This level of detail informs a more nuanced understanding of customers, contributing to sharper targeting. Paired with their owned first-party data, third-party data can contribute to the development of robust customer profiles and associated product strategies. Once a retailer has determined the appropriate sources for customer data, data scientists will need to organize and cleanse that data, so it is ready for visualization.

Beyond this, retailers who want to future proof will increasingly leverage artificial intelligence (AI). AI and advanced analytics can accelerate the process of trend identification to inform localized assortment strategies via pattern mapping. AI can often find patterns that humans may miss.

Learn more about how AI can enhance your marketing efforts in our “How AI Contributes to Marketing” insight.

Chapter 3: Marrying Customer Data With Supply Chain Logistics to Future Proof Your Inventory

Organizing customer data and identifying trends and patterns among local customer groups is the first step before beginning to develop an assortment strategy. This includes understanding how customer preferences reveal themselves in local buying trends to determine what products to place in each location. These efforts are almost always supported by AI, which can learn from all of that customer data and their decisions to deliver actionable insights. This helps retailers better predict customers’ future purchases and understand buying patterns or trends. To take it a step further, as of late, the retail industry is increasingly tuning into Generative AI – a subset of general AI. Generative AI has the ability to create new content or images from existing data and can, for example, make increasingly tailored and targeted product recommendations for customers beyond what the industry already sees.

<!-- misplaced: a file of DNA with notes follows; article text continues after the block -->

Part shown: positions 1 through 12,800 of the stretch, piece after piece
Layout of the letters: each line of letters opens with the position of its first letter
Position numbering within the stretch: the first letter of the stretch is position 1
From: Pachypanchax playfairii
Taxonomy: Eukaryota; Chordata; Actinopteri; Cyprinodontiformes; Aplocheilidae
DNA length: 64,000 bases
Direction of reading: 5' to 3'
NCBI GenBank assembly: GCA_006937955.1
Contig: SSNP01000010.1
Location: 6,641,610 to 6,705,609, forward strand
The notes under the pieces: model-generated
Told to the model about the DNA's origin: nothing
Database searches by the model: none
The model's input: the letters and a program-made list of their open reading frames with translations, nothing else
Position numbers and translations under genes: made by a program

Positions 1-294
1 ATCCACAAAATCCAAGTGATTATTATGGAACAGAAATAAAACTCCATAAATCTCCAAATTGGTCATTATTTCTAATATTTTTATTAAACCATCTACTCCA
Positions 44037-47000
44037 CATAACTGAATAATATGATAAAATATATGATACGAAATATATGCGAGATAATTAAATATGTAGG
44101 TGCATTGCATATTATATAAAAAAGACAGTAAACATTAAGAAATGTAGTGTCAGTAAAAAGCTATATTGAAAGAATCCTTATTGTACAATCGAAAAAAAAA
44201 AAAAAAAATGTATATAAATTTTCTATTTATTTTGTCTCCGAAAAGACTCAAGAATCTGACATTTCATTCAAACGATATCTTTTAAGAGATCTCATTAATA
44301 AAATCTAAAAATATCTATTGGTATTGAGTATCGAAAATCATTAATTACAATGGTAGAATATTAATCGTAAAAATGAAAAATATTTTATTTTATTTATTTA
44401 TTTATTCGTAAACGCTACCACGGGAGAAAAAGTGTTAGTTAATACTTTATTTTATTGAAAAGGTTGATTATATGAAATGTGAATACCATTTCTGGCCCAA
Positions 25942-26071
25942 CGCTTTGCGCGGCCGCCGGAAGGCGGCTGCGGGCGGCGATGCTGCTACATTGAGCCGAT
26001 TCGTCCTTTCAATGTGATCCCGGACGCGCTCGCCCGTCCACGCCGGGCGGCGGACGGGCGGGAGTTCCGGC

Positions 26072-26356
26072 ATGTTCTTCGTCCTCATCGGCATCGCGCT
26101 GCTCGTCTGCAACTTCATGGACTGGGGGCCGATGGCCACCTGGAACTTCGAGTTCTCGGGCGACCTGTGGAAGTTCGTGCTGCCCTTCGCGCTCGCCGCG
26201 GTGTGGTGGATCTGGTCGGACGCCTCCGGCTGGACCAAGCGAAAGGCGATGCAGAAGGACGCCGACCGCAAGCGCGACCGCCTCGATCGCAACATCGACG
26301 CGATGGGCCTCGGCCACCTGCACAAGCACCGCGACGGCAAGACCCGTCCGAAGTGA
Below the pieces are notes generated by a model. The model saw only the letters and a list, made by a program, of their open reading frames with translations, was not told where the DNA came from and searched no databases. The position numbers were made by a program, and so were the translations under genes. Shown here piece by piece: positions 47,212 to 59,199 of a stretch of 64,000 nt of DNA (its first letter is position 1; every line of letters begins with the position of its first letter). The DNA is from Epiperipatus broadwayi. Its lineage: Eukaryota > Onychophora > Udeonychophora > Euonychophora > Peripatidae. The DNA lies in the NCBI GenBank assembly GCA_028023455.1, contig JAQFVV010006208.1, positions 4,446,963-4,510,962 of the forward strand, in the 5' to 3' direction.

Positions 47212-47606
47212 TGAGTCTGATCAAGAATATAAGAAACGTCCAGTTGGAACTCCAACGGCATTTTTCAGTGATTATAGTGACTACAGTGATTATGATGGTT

However, determining the “what” is only half the battle. The other half is the “how,” or aligning supply chains so the right products can be at the right stores at the right time.